• Take opportunities to influence the EU Common Agricultural Policy (CAP) through reforms due
in 2013 (working closely with FOE Europe)
• Explore the potential role of cities in enhancing food and water security, for example through
rainwater harvesting, better water management, city-region food production etc
This programme will also:
• Track marine food issues, in collaboration with the FOE Marinet network, to ensure we have
rounded picture of options for feeding an increased population, and of the implications for
environmental limits such as fish stock sustainability and the sustainability of marine ecosystems
• ensure Friends of the Earth’s has a clear position on ‘population’ which is maintained and
• explore the practical steps that Friends of the Earth (primarily thought its Local Groups) might be
able to take to support more sustainable food system in the UK, recognising the role of both
small and large scale producers (and other actors)
• Tackle unsustainable commodity chains, as part of a larger Friends of the Earth International
programme on land system change, including the use of agriculture land for growing biofuels
and other non-food crops, and seek to quantify the role that EU consumption of these
commodities plays within the global commodity system
• build internal expertise on water management issues, and explore what opportunities there
might be for Friends of the Earth to tackle nitrogen and phosphorous overload.
• work with others (in Economics programme) to review what issues of food and water security
may mean for Friends of the Earth’s view on future trade policy
10 year objective:
• Objective 10.3: By 2021, we will have played an important role in ensuring the UK/EU have
measured their impact on global environmental limits, and are reducing the global carbon, water
and land footprint (and biodiversity impacts) of its agricultural and marine production and
• Objective 10.4: [To be determined in 2012 as a result of further programme scoping]
3 year objectives:
• Objective 3: By end 2014 to have contributed to a significant increase in the proportion of UK
and EU policy makers who understand and accept that without a change in our consumption and
production of renewable resources like food and water we will increasingly breach key
Activities will include:
• With support and challenge from external experts, we will undertake a thorough analysis of the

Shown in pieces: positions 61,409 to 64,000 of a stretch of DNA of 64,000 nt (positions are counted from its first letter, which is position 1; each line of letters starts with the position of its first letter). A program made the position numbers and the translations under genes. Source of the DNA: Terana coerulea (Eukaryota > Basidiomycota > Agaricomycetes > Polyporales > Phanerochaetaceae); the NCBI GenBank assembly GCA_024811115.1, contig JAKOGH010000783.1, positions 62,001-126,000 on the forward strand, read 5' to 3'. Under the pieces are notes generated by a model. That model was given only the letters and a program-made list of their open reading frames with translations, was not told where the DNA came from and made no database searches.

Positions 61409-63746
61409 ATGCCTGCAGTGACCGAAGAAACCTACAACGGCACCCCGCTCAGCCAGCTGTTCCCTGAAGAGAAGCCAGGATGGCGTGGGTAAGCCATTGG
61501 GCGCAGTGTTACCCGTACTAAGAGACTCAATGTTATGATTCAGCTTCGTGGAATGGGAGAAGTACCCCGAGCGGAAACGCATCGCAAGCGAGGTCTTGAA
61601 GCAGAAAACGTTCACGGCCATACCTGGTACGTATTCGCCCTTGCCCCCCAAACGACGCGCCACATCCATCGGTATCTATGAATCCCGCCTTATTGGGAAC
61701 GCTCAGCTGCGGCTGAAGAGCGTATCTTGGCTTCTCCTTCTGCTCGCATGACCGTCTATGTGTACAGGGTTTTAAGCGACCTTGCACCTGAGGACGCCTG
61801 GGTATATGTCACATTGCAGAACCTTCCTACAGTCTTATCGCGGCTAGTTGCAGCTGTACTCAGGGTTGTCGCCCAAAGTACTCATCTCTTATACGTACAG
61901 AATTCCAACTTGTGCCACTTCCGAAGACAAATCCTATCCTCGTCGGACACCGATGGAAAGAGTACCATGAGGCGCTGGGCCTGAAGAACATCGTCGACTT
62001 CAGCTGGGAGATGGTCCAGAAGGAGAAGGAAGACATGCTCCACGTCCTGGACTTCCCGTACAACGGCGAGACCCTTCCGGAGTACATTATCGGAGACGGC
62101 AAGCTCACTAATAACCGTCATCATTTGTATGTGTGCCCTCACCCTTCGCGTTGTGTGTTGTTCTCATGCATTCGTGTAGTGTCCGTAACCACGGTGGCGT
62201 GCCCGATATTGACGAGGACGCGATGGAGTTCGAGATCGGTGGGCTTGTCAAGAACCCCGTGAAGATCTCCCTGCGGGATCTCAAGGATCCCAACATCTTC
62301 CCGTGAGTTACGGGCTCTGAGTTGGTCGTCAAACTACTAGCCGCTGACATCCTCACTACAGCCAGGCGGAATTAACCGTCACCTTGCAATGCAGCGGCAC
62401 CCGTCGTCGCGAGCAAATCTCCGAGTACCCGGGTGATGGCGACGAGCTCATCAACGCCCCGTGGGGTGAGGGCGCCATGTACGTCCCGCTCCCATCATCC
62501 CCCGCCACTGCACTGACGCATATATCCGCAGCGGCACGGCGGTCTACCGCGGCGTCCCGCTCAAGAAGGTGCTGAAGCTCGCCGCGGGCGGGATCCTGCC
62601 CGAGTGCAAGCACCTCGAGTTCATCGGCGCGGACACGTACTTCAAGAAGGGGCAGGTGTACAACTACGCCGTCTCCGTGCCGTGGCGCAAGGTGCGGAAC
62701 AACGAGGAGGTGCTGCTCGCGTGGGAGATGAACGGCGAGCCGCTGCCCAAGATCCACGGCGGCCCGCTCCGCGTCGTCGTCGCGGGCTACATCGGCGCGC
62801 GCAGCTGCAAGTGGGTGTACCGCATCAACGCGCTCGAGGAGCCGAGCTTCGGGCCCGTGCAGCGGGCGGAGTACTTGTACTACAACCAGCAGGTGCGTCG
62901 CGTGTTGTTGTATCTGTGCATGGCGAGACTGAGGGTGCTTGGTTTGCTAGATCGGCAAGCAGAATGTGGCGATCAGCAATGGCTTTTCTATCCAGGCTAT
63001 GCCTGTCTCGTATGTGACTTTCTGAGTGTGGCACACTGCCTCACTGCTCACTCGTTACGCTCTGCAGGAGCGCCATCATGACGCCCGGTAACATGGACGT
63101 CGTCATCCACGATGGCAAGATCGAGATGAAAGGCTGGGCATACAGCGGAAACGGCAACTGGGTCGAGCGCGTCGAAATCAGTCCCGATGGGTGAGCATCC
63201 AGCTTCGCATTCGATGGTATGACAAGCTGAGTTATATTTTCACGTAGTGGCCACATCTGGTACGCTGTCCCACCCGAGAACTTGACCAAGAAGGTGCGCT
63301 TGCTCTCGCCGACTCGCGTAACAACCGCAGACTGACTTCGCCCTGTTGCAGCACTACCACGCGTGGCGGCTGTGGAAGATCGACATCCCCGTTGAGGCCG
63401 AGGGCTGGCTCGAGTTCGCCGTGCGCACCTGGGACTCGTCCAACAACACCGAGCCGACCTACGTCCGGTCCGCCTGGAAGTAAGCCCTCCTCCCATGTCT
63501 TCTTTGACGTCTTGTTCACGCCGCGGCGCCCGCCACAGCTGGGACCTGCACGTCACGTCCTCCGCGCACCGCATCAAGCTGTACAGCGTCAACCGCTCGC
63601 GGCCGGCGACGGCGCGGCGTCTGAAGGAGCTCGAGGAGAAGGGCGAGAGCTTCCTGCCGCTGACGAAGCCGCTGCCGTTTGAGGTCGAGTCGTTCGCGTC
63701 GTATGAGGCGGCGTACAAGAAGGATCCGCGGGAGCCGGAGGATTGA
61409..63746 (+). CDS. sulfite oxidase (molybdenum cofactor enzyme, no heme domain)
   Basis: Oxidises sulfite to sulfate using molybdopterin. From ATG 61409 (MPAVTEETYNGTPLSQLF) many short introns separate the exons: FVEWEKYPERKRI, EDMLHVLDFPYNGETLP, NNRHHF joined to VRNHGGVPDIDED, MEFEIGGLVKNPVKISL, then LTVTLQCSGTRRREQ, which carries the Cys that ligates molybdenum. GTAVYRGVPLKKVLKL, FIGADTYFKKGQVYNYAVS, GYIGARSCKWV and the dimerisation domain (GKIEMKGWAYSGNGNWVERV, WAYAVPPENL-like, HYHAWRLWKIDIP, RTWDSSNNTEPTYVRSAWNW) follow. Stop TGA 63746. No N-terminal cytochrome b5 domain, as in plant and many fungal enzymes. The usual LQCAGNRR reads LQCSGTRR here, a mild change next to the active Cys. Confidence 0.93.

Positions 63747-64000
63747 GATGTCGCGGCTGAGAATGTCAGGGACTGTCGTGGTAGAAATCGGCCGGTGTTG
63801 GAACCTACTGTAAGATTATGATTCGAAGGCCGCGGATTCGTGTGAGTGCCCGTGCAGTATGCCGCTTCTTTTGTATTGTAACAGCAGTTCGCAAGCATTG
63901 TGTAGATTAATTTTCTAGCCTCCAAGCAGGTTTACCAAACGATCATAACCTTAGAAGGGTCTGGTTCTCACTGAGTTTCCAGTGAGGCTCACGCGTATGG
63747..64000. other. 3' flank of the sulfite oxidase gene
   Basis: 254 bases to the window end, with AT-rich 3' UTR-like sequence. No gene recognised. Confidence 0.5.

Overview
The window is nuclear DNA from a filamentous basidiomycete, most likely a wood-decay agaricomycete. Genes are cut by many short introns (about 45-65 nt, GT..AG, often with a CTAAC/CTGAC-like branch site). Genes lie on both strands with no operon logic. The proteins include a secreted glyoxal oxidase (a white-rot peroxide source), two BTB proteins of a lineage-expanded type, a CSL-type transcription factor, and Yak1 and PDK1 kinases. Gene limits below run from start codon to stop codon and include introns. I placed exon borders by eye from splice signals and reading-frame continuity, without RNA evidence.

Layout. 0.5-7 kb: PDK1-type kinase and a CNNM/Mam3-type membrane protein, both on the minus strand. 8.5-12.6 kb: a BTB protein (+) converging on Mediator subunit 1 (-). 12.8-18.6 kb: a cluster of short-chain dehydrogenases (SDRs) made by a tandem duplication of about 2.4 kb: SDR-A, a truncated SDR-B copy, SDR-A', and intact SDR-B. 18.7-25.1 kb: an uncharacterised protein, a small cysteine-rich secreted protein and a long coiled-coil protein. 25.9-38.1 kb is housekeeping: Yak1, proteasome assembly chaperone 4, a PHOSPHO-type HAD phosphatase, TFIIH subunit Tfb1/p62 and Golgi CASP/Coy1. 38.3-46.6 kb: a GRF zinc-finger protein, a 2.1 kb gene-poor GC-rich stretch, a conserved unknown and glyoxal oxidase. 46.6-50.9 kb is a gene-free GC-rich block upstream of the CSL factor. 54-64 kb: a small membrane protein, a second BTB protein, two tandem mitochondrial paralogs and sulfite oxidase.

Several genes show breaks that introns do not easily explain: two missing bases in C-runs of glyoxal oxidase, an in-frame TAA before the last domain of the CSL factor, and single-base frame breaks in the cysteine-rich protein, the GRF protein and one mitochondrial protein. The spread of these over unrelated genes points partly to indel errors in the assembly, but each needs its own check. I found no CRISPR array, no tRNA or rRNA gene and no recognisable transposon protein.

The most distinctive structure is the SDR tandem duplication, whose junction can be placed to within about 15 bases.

sustainable solutions needed to feed and provide fresh water to 9 billion people within
environmental limits (with emphasis on land, water and ecosystems), in the context of a world
facing climate and other stresses. In particular, we will seek to reconcile the differences between
The UK Government’s 2011 Foresight report on The Future of Food and Farming, and the
International Assessment of Agricultural Knowledge, Science and Technology for Development
report, published in 2008.
• We will undertake an analysis of how best to manage UK land use to deliver food and water
security, climate and ecosystem security, drawing on previous work by others
• Work with partners (include Friends of the Earth Europe) to develop a lobbying strategy to
influence the forthcoming reform of the Common Agriculture Policy and scope potential for
more public campaigning
o OUTPUT INDICATOR: Policy reports published in support of new strategic direction of
o OUTCOME INDICATOR: Government acknowledgements of need to tackle global footprint of
UK/EU agricultural production and consumption (as detailed in Ministerial speeches, policy
• Objective 4: [To be determined in 2012 as a result of further programme scoping]
Programme 3: Nature and Ecosystem Security
The loss of biodiversity and ecosystems services has been halted globally, and recovery of ecosystem
services is widespread.
Friends of the Earth’s long term vision is for a world where everyone is living fairly within
environmental limits. But our desire is for this equilibrium to be reached not just through a techno-
scientific approach (much as it will be impossible without this), but also through a greater
appreciation by humanity of the intrinsic value of and our place within the natural environment. It is
critical, therefore, that Friends of the Earth has a focus around the limit on which all life on earth
depends; biodiversity and ecosystems.
Although some talk about the ‘three pillars’ of sustainable development, perhaps it is more accurate
to describe a pyramid where the economy is built on our society, and our society is built on the
environment. In other words; the environment is ultimately the foundation to everything else.
For well over a century, the focus of conservationists was firmly on species rather than ecosystems,
let alone ‘ecosystem services’. Although this had some merits because it sought to celebrate the
intrinsic value of nature, it failed to communicate the role that biodiversity and ecosystems play in
supporting lives, livelihoods and life. As a result, western societies, political and corporate decision
makers have long treated ecosystems as a ‘nice to have’ rather than ‘dangerous to lose’. This has to
change as a matter of urgency if we are to retain any hope of one day living equitably within
Individual species have an intrinsic value that should not be ignored. But it is the functions that they
perform, either individually or collectively through the ecosystems that they are part of, that are
really critical for the future of humanity. The Millennium Ecosystem Assessment noted that
ecosystems like forests, grasslands, mangroves and urban areas provide different ‘services’ to